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Massachusetts legislators restart ticket resale law discussions
A few years after the first attempt was stalled due to scandal, Massachusetts legislators are preparing to restart talks to legalize ticket resale in the state.
Currently, while ticket resale technically is not permitted in the state for amounts higher than $2 above face value plus minor expenses, the secondary market in Massachusetts is one of the most robust in the country, particularly among its professional sports teams in the Boston area, the Red Sox, Celtics, Stanley Cup Champion Bruins and the Patriots.
Yet ticket brokers, essentially, operate in a gray area because the antiquated law is not enforced, in part because some of the language is vague, and it does not take into account the online resale segment. The Red Sox, in fact, have a lucrative secondary ticketing deal with Boston-based Ace Ticket.
Four years ago, legislators tried to address the issue by updating the law and ensuring an open resale market, but the effort became mired in the lobbying scandal of former Massachusetts Speaker of the House Salvatore DiMasi and his friend and former accountant Richard Vitale. A group of the state's ticket broker paid Vitale to lobby on their behalf, but Vitale was deemed to not be a licensed lobbyist, and he and DiMasi violated various state ethics laws.
With the issue too hot to touch due to the scandal, legislators waited before proposing a new bill, which now not only includes language to protect consumers and ensure the ticket resale market is fair and open, it also includes protections from the use of restrictive paperless tickets. That language has taken on increased significance mainly because of Ticketmaster's use of the technology, which can thwart the transfer or resale of tickets, and New York became the first state to prohibit the use of restrictive paperless tickets.
"To me, it's not a matter of who lobbied what last time. It's the substance of the issue. I think this is a pro-consumer piece of legislation," State Rep. Michael Moran, the author of the new bill, recently told CommonWealth magazine. It is currently one of the bills before the legislature's Joint Committee on Consumer Protection and Professional Licensure for discussion.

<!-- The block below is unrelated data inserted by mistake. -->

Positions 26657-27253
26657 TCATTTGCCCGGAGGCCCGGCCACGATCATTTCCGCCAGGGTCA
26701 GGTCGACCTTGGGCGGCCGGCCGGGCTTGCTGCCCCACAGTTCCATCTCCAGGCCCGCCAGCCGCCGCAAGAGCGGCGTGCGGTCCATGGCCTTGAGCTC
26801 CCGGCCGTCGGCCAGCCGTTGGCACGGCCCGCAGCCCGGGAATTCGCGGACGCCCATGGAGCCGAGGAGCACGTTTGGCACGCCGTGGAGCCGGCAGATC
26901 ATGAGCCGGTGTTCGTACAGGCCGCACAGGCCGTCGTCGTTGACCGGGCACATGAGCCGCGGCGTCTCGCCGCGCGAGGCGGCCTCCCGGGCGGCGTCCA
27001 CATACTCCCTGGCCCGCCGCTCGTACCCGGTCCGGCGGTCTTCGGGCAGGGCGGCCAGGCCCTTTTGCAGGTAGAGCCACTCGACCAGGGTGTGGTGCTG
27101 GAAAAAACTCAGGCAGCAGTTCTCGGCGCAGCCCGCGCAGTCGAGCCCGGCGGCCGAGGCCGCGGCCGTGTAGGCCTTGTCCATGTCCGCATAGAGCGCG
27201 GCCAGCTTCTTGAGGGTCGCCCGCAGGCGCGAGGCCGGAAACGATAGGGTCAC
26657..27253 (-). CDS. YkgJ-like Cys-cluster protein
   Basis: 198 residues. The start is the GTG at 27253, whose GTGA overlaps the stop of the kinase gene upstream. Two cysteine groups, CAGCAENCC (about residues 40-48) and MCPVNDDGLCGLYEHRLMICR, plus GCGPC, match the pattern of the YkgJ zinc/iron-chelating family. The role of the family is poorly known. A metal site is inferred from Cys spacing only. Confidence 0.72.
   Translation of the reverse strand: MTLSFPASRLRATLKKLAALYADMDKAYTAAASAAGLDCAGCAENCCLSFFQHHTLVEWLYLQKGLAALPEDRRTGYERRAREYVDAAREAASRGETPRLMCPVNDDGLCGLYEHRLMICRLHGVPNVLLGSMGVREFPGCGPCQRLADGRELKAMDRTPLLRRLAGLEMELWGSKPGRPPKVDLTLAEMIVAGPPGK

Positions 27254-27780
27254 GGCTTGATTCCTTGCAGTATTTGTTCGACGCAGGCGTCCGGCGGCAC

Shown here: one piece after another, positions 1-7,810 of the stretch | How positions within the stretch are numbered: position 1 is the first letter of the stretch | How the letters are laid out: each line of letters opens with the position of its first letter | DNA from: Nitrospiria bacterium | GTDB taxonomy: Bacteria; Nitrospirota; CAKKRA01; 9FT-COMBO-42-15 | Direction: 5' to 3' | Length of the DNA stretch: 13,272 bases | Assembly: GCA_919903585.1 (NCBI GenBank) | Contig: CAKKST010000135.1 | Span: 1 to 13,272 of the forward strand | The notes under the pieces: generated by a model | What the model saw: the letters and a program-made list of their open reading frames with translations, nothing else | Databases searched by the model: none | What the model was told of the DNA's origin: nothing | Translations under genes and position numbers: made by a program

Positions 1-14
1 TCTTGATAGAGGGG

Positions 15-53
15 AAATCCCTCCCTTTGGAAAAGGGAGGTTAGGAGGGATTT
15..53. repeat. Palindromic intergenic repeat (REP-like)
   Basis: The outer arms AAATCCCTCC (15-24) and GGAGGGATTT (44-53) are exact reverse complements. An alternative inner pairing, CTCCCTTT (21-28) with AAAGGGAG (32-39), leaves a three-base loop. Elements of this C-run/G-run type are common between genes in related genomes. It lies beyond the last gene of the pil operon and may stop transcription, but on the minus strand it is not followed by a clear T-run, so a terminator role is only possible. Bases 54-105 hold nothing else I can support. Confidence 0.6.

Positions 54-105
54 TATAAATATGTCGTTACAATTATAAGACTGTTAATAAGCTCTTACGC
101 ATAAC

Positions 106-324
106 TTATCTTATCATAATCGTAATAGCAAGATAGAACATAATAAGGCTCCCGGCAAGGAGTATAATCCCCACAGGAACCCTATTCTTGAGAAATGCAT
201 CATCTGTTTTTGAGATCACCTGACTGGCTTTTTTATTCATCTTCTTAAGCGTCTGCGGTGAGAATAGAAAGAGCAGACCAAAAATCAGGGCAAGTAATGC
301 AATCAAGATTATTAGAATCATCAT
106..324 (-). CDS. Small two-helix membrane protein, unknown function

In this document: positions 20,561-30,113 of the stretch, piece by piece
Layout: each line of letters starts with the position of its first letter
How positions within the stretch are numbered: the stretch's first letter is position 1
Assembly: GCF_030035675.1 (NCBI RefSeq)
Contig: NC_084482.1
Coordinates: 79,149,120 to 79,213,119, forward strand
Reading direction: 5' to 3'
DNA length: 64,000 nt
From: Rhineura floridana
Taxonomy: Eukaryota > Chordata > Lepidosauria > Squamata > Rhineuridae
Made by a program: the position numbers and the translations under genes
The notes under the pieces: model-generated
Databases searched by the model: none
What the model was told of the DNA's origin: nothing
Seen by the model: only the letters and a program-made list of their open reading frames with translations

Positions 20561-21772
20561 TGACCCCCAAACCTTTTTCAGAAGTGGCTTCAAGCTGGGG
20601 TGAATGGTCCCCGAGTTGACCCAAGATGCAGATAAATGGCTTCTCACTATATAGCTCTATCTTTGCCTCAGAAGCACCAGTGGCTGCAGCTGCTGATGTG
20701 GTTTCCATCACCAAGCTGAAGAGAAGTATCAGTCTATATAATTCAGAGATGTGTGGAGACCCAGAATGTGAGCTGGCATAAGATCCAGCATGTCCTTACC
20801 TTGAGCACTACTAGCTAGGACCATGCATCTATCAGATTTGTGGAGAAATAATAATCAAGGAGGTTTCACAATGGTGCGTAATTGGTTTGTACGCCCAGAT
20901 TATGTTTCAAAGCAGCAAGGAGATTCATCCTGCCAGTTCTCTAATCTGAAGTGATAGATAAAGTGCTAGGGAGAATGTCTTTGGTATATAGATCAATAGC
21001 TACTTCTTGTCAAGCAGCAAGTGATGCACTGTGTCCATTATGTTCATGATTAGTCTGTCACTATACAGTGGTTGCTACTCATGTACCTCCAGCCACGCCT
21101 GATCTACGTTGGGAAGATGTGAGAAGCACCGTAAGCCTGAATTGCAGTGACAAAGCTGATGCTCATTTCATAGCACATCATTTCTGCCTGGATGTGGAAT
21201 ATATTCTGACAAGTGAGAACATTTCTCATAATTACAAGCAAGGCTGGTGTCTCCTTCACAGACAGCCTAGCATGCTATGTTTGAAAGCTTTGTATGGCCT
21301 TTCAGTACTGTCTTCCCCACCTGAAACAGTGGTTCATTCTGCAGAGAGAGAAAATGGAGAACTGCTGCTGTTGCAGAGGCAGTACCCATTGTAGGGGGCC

The proposed law, House Bill 01893, in part states the following:
Except as otherwise provided in this Act, it shall be unlawful for any ticket issuer to prohibit or restrict the resale or offering for resale of an event ticket by a lawful possessor thereof.
Activities prohibited to ticket issuers by this Act include, but are not limited to – purporting to impose license or contractual terms on the initial sale of event tickets (including but not limited to terms printed on the back of a physical ticket) that prohibit resale of the ticket, or that restrict the price or other terms and conditions under which a ticket may be resold;
requiring the purchaser of a ticket, whether for a single event or for a series or season of events, to agree not to resell the ticket, or to resell the ticket only through a specific channel approved by the ticket issuer;
bringing legal action, based on an unlawful prohibition or restriction on resale of an event ticket, against – a purchaser who resells or offers to resell an event ticket without permission of the ticket issuer, or in violation of a restriction purportedly imposed by the ticket issuer; persons who facilitate or provide services for the resale of event tickets without such permission or in alleged violation of such a restriction; or the operator of a physical or electronic marketplace in which a ticket is offered for resale without such permission or in alleged violation of such a restriction;
imposing any penalty on a ticket purchaser who resells or offers to resell an event ticket without permission or in violation of a restriction purportedly imposed by the ticket issuer, or treating such a purchaser in any material way less favorably than a similarly situated purchaser who does not resell or offer to resell an event ticket, or who complies with resale restrictions purportedly imposed by the ticket issuer;
employing technological means for the purpose or with the foreseeable effect of prohibiting or restricting the resale of event tickets, including but not limited to issuing event tickets in an electronic form that is not readily transferrable to a subsequent purchaser, or conditioning entry into the venue on presentation of a token (such as the original purchaser’s credit card or state-issued identification card) that cannot be readily transferred to a subsequent purchaser; or seeking to limit or restrict the price, or to impose a minimum or maximum price, at which an event ticket may be resold.